Commentary: Agencies should monitor social media to improve services

As Congress goes about grilling Homeland Security Department officials over their efforts to monitor social media -- as they did in at a hearing in late February -- a more fulsome understanding of the benefits of such monitoring is needed. The value of systematically examining social media exchanges extends far beyond following terrorist chatter. Rather than asking why some agencies are monitoring social media, Congress should be asking why more aren't doing it.

Monitoring and analyzing terrorist conversations to gain actionable intelligence is simply the low-hanging fruit that agencies can pick to aid their missions. There are at least three additional ways social media monitoring can be useful -- even critical -- for government agencies, along with a variety of other benefits as well:

Improve situational awareness and emergency response. Consider the 2011 earthquake in Virginia, recent protests across the Middle East, or even Capt. Chesley "Sully" Sullenberger's heroic 2009 landing of US Airways Flight 1549 on the Hudson River. The first bits of information about those events came from witness accounts shared through Facebook, Twitter and other social media. If the government does not monitor those public communications, then it is turning its back on life-saving information.

If social media had been a viable resource during the Sept. 11, 2001, terrorist attacks and agencies were monitoring those channels, they could have more effectively kept citizens informed during the unfolding crisis. The same might have been true for Hurricane Katrina. Had Twitter been as pervasive of a tool for spreading information during the 2005 disaster, emergency response officials on the ground could have more readily identified assets at their disposal, such as the dozens of school buses that could have been used in mass evacuations but instead were infamously left to rot in a parking lot.

Analyze disease outbreaks before they become pandemics. People provide a lot of personal information online, even on open forums like Twitter. The information can and is being used to identify patterns in disease transference across geographic areas. In January, scientists at Children's Hospital Boston and Harvard Medical School used Twitter to track a cholera epidemic. Researchers were able to collect 4,697 reports and 188,819 worldwide Tweets. While it wasn't perfect science, they were able to make a general assessment regarding the outbreak activity, including a calculation of its "reproductive number," indicating how quickly the illness was progressing. More important, they did the analysis two weeks faster than they could have using a traditional sampling methodology.

These insights are helpful for public health professionals trying to determine the necessary resources that health care providers and hospitals need to adequately prepare for outbreaks. The last thing we all want is to be left without enough medication to go around or information that could help prevent infections.

Saving money through program evaluations. Studying social media analytics also can help save money. The government spends billions on health prevention messaging and marketing every year, but it is notoriously hard to evaluate the effectiveness of such efforts. Via social media monitoring and analysis, agencies can quantify the exact reach, penetration and effectiveness of their message. Data derived from aggregating social media commentary could help to refine the message and avoid wasting resources on ineffective campaigns.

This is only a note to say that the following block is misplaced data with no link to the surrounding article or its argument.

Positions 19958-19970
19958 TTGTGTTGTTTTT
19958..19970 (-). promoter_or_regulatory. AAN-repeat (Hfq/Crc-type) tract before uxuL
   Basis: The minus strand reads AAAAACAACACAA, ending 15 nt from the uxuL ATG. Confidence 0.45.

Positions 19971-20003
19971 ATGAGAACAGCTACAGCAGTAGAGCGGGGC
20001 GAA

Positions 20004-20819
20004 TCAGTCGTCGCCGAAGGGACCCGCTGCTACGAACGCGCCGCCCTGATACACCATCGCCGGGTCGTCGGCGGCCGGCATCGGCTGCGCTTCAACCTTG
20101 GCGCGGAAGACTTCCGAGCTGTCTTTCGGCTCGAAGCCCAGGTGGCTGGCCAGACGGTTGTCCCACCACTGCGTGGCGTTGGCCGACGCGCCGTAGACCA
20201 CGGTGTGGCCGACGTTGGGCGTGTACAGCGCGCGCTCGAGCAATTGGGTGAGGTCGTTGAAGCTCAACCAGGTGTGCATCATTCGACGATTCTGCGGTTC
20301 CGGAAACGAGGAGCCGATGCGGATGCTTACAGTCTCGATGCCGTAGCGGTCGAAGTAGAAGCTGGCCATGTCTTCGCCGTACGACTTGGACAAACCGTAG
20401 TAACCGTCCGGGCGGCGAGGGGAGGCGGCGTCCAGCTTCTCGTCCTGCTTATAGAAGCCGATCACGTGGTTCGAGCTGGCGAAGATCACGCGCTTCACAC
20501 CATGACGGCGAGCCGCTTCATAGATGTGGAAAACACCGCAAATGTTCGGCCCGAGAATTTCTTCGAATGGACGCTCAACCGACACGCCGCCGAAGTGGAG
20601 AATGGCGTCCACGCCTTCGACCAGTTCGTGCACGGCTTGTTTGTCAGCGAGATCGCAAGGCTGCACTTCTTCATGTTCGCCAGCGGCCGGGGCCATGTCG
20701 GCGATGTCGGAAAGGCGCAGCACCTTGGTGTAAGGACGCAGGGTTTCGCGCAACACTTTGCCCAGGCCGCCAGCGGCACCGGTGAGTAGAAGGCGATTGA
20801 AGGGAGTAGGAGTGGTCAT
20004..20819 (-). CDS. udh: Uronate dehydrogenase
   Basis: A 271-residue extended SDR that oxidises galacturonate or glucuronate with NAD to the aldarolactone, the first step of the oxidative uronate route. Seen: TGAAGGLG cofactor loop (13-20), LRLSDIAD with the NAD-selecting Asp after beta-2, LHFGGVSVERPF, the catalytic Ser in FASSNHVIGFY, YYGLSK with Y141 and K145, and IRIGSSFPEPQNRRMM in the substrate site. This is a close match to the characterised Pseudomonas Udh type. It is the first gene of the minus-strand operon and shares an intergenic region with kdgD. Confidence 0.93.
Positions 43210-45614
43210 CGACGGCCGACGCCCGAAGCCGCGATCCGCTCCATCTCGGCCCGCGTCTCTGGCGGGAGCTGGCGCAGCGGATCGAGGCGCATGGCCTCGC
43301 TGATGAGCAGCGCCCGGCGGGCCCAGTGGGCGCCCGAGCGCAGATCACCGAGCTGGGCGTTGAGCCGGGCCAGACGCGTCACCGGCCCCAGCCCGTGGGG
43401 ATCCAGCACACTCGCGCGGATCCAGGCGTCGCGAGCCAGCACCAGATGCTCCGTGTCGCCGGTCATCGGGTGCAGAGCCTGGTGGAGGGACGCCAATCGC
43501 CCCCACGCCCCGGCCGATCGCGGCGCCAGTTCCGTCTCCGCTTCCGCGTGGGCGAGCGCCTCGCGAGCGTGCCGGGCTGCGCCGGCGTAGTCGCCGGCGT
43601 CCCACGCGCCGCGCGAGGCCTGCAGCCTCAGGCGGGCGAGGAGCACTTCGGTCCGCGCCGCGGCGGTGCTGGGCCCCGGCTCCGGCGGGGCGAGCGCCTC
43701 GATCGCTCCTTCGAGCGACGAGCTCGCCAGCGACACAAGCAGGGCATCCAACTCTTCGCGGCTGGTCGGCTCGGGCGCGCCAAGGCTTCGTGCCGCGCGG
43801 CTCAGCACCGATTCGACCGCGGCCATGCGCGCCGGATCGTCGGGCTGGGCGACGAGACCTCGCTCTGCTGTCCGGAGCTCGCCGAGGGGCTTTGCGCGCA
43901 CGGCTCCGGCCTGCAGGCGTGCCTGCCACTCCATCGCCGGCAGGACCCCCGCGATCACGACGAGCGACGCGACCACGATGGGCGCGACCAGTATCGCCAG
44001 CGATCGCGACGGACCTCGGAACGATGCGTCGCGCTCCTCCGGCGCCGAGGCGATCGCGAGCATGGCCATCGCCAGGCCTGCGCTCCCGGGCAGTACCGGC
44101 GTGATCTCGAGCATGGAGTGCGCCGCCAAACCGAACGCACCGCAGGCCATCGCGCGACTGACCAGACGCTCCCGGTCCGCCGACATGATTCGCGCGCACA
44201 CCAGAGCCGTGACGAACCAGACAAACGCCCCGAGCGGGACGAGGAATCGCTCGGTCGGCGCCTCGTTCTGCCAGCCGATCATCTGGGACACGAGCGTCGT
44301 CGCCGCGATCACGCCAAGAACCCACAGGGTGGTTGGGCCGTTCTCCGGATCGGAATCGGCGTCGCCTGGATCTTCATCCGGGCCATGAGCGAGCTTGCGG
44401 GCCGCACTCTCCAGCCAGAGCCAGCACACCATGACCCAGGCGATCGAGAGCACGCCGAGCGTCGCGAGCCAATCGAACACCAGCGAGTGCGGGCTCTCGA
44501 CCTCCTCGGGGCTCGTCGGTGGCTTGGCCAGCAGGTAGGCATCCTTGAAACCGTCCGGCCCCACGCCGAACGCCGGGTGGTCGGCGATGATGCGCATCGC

Similarly, instead of slashing budgets arbitrarily, Congress and agencies could work together to gather information on what the public thinks about government programs and services and make budgetary and programmatic changes based on actual evidence, not the anecdotal testimony of a few outliers paraded before lawmakers at hearings on Capitol Hill.

OhMyGov Inc. provided such an analysis for the Veterans Affairs Department in 2010. We analyzed what veterans complained about online with regard to VA services. Given the department's main charter to provide quality health care to veterans, it's easy to think quality of care would be the No. 1 complaint. It wasn't. Only 5 percent criticized the quality of care they received. But 60 percent complained about atrocious customer service, most of which was directed at seven specific facilities. With this information, VA can allocate resources to fix problems instead of mandating across-the-board health care quality improvements.

This type of aggregated data, where personally identifiable information is not included, is critical to informing government leaders about operational effectiveness and can save a lot of money by identifying where resources should be spent.

Physicians are switching to evidenced-based medicine; isn't it time our government moved to evidence-based program management?

Congress' attention to DHS' monitoring of social media is laudable, but ultimately ill-founded. Social media represents the single richest data source for solving some of our nation's greatest challenges. The immediacy of social media provides almost limitless potential for feedback on government services, and this dialogue could help federal leaders keep a finger on the pulse of public sentiment to determine what's working and what needs improvement.

Richard Hartman spent more than 24 years in federal service as an Air Force officer and a career member of the Senior Executive Service. He is the chief operating officer of OhMyGov Inc.

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